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Children's Book Awards 2005

By Barbara Bietz

When you go into the children's section of your bookstore or library, there is often a section for award winning books. The most commonly referenced awards for children's books are the Newbery Medal and the Caldecott Medal.

You may have wondered exactly what these awards are and how they are chosen. The American Library Association chooses the Newbery Medal winner. This award goes to "the most distinguished American children's book." The Newbery Award was the first award specifically for children's books. The Caldecott Medal is given to the "artist of the most distinguished picture book for children." The American Library Association also awards this medal. The committee for both awards is required to consider a number of specific factors before a book is chosen for the award.

Both awards are for books from the previous year. These awards are considered the most prestigious honors in children's literature. The books that are considered finalists for the award but not chosen are given "honors." These are the books labeled with Newbery Honor or Caldecott Honor on the cover of the book.

Here are some of the recent winners. You might want to check them out!



Kira-Kira by Cynthia Kadohata and Julia Kushkin is a wonderful story for middle grade readers. The story is told from the perspective of Katie, a Japanese American girl. Her family struggles to make a living in difficult conditions, yet Katie is full of spirit and hope. When her older sister becomes ill, Katie suffers tremendously, but never loses sight of the lessons her sister taught her.


The Tale of Despereaux by Kate DiCamillo is a rather heart wrenching story of a poor mouse who is rejected by his family, only to fall hopelessly in love with a princess. This classic underdog is most endearing to readers. Part fantasy, part fairytale, youngsters will delight in the antics of the misfit mouse. Lovely illustrations add a little something extra to the story.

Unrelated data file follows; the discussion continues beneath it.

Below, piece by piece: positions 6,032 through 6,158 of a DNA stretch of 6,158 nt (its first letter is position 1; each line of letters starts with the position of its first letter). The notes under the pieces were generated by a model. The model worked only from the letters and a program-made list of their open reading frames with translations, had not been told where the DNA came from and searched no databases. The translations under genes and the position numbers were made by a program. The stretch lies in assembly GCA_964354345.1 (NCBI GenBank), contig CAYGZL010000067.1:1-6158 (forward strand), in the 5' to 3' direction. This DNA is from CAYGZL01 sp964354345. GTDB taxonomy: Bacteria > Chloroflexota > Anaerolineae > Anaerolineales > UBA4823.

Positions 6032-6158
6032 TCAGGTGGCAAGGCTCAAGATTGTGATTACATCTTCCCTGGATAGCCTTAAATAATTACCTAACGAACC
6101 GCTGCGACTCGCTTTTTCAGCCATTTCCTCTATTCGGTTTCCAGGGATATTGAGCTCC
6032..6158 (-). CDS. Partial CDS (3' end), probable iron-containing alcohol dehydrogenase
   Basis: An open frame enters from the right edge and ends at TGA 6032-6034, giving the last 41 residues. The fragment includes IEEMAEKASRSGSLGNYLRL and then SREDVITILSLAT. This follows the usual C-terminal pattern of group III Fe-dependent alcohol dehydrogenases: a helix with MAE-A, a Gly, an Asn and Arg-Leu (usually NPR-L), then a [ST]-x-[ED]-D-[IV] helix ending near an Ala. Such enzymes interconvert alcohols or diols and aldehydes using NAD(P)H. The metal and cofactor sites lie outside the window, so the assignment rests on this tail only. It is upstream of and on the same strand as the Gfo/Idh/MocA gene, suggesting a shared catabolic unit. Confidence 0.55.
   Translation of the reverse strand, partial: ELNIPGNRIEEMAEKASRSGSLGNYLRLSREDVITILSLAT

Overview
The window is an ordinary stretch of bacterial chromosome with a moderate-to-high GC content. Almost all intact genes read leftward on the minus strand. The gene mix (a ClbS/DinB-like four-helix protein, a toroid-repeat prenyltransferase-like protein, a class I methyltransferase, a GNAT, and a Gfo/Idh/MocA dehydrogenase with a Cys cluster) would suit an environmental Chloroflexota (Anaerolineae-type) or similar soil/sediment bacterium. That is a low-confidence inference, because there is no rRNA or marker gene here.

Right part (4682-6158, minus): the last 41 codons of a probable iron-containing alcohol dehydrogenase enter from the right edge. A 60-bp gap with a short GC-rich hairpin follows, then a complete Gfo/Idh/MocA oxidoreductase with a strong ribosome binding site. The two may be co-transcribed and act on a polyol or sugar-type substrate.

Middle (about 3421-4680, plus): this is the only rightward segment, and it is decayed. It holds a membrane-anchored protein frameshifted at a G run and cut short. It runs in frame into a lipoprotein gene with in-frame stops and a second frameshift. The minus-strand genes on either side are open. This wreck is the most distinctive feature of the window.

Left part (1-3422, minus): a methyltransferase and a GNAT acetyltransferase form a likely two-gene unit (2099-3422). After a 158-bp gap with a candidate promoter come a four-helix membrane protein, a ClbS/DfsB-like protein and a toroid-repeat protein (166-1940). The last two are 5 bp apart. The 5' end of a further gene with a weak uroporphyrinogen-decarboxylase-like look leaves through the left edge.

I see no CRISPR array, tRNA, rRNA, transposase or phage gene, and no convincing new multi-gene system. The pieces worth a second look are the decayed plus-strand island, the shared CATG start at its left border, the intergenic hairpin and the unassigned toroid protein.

Kitten's First Full Moon by Kevin Henkes is the sweet and charming tale of a kitten that believes the moon is a bowl of milk. The adorable illustrations are in black and white, and readers of all ages with delight in the antics of the adorable, inquisitive kitten. This timeless story is a must read for little ones.

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The Man Who Walked Between the Towers by Mordicai Gerstein tells the story of Philippe Petit, a tightrope walker who ran a cable between the World Trade Center Towers and gracefully walked his way across the rope as the crowd gathered below. The story is seen by many as a tribute to the events of September 11, 2001. The exciting story is highlighted by ink illustrations and oil paint, which show Philippe's famous walk from a different perspectives. Both teachers and parents have used this story to share the history of the World Trade Center Towers and to promote discussions about September 11.

Award winning books are available in every library and bookstore. If you aren't sure which book to choose, you can't miss with a winner. Happy Reading!
About Barbara Bietz

Barbara Bietz is a writer from Oak Park, California. Her favorite pastime is reading children's books. Barbara enjoys writing for adults and children. Her work has appeared in numerous publications.

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